% Fatal Crashes Fatal Crashes Average Ounces Alcohol per Day Percent of Population Relative Odds Miles Travelled Fatal Crashes per Billion Miles Total 100% 41,967 100% 1.497E+12 28.0 Drinking Driver 35% 14,688 1.28 60% 0.5833 8.982E+11 16.4 Non-Drinking Driver 65% 27,279 0 40% 1.625 5.988E+11 45.6 Ratio Non-Drinking:Drinking 1.86 1.86 0.00 0.67 2.79 0.67 2.79

I'm going to go ahead and answer my own question, because this is an important point to make--namely that our listening to and believing feminist lies costs us lots of lives, mostly men.

The fact that the non-drinking driver is 2.79 times more likely to have a fatal traffic accident per mile driven is not the probability of him having an accident, because the probability of a non-drinking driver having a fatal traffic accident with another non-drinking driver is 4.5 times greather than the probability of a drinking driver having a fatal traffic accident with another drinking driver.

 Crashes Rate per billion miles Total Crash Fatalities 41,967 28 Drinking Driver Crashes 14,688 16.4 Non-Drinking Driver Crashes 27,279 45.6 One Driver Crashes 13,989 9.3 Two Driver Crashes 27,978 18.7 Total Drivers in Two Driver Crashes 55,956 Crash With Only One Drinking Driver 3,701 2.4 Drinking Drivers in Two Driver Crashes 21,974 Drinking Driver Crashes with Drinking Driver 6,743 4.3 Drinking Driver Crashes With Non-Drinking Driver 15,236 9.7 Crash With Only One Non-Drinking Driver 10,288 10.5 Non-Drinking Drivers in Two Driver Crashes Non-Drinking Driver Crashes With Non-Drinking Driver 18,746 19.3 Non-Drinking Driver Crashes with Drinking Driver 15,236 15.7

If all drivers had the same traffic safety record of the drinking driver, there would be 36,478 FEWER traffic fatalities per year.  If anyone wants the original spreadsheet to verify these figures, let me know.

 Fatal accidents at drinking driver rate: One driver accidents 1,198 Two driver accidents 4,291 TOTAL 5,489 Current fatal accidents 41,967 Lives Saved Each Year By Outlawing Non-Drinking Drivers 36,478

From: <[email protected]>

To: <[email protected]>

Sent: Saturday, October 16, 1999 10:13 AM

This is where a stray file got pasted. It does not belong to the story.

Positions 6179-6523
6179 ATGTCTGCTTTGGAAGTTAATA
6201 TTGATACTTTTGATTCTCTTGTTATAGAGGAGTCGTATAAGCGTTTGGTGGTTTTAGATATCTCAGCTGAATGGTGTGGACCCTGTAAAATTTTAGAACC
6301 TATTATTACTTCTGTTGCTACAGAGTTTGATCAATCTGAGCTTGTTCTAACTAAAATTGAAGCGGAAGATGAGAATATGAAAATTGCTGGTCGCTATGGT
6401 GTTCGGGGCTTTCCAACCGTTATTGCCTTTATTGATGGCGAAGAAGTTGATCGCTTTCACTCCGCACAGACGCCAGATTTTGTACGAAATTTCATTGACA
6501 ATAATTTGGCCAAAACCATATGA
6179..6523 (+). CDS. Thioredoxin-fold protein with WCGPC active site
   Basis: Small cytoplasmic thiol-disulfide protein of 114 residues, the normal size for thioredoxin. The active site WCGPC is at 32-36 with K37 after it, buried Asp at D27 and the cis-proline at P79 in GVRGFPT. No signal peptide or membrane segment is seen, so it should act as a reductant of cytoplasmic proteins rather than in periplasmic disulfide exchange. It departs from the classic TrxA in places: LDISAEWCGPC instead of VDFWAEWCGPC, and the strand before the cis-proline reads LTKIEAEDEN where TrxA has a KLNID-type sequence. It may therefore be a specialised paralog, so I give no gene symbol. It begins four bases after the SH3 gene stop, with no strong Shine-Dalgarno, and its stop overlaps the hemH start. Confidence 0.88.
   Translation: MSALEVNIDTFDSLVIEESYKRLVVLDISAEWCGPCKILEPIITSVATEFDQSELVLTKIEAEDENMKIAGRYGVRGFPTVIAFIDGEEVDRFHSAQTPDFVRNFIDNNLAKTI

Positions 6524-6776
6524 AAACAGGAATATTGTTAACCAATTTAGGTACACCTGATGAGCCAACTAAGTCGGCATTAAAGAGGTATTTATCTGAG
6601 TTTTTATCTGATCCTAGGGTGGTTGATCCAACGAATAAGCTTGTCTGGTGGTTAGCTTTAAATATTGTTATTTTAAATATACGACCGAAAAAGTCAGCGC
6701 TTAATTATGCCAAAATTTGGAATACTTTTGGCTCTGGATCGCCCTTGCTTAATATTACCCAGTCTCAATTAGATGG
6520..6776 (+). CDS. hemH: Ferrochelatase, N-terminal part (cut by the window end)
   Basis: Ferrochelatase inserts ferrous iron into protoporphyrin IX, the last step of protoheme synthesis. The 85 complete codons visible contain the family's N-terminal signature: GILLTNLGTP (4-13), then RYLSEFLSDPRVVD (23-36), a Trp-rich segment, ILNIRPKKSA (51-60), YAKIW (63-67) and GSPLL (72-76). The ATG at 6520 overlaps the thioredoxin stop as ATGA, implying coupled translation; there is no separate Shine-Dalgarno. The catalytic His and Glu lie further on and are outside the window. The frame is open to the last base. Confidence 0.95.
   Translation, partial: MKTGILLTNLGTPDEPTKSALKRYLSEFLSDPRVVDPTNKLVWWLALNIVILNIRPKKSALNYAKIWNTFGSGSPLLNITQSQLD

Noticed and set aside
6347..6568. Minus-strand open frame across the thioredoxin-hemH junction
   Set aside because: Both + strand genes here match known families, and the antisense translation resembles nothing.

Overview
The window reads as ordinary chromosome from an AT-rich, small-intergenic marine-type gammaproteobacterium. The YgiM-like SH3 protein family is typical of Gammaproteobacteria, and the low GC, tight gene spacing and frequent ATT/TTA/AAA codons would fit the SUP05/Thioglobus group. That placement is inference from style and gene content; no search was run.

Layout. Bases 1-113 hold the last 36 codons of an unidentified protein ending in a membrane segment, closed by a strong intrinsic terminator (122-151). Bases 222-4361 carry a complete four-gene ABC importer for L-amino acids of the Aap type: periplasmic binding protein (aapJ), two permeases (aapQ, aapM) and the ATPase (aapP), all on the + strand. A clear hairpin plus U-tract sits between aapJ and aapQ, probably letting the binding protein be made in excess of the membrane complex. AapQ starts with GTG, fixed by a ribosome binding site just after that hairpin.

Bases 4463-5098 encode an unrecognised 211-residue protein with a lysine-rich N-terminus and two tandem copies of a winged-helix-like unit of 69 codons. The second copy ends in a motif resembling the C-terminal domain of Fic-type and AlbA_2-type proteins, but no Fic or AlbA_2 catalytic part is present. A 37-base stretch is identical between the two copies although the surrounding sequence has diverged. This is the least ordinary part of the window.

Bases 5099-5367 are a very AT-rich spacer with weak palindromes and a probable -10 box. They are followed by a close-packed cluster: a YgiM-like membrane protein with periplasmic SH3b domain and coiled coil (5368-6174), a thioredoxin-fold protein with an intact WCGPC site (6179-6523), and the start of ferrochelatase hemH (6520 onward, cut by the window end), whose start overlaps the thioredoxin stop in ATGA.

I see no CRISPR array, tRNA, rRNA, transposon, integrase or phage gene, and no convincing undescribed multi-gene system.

Subject: [demand] Re: Alcohol Statistics

> Apparent per capita ethanol consumption for the United States, (1990)-1996.
> [Gallons of ethanol, based on population age 15 and older prior to1970 and on population age 14 and older thereafter].
>
> -----------------------------------------------------
> Year       Beer        Wine       Spirits        Total
> -----------------------------------------------------
> 1996       1.25        0.30          0.64         2.19
> 1995       1.25        0.29          0.64         2.17
> 1994       1.26        0.29          0.66         2.21
> 1993       1.28        0.29          0.69         2.25
> 1992       1.29        0.30          0.71         2.31
> 1991       1.29        0.30          0.71         2.30
> 1990       1.34        0.33          0.78         2.45
> -----------------------------------------------------
>
> Numbers may not sum to totals due to rounding.
>
> Sources: Alcohol Epidemiologic Data System.  Williams, G.D.; Stinson, F.S; Sanchez, L.L., and Dufour, M.C.  SURVEILLANCE REPORT #47: APPARENT PER CAPITA ALCOHOL CONSUMPTION: NATIONAL, STATE AND REGIONAL TRENDS, 1977-96.  Rockville, MD: National Institute on Alcohol Abuse and Alcoholism, Division of Biometry and Epidemiology (December 1998).
>
> Data updated from:  Hyman, M.; Zimmerman, M.; Gurioli, C.; and Helrich, A.   DRINKERS, DRINKING AND ALCOHOL-RELATED MORTALITY AND HOSPITALIZATIONS:  A STATISTICAL COMPENDIUM, 1980 EDITION.  New Brunswick, NJ:  Rutgers University, 1980.
>
> Alcohol Epidemiologic Data System. Stinson, F.S.; Lane, J.D.; Williams, G.D.; and Dufour, M.C.  U.S. APPARENT CONSUMPTION OF ALCOHOLIC BEVERAGES.  U.S. Alcohol Epidemiologic Data Reference Manual, Vol. 1, 3rd Edition.  Rockville, MD: National Institute on Alcohol Abuse and Alcoholism, Division of Biometry and Epidemiology (October 1997).
> ---------------------------------------------------------
>
>
> Given 64 ounces in a gallon, 2.19 gallons per capita per year equals .384 ounces of alcohol consumption per day per capita for the referenced population group.  This level of consumption would seem to indicate one drink every several days for the general populace.
>
> If the population above 14 years old is 100 million (likely conservative), and, as some have declared "10% of the population accounts for 50% of the consumption", we have:
>
> 100 mm pple * 2.19 = 219 mm gal/yr
> 50% of 219 mm = 109 mm gal/yr
> 109.5 mm gal/yr cons. by 10 mm pple = 10.9 each/yr
> 10.9 gal/yr * 64 ounces / 365 days = 1.92 ounces/day
>
> Or, roughly one drink per day, several a week, probably enough to get drunk twice a week, making people wonder if you are in fact a problem drinker, and making you an "alcohol-related" statistic if you get involved in a traffic accident.
>
> Michael J. Farrand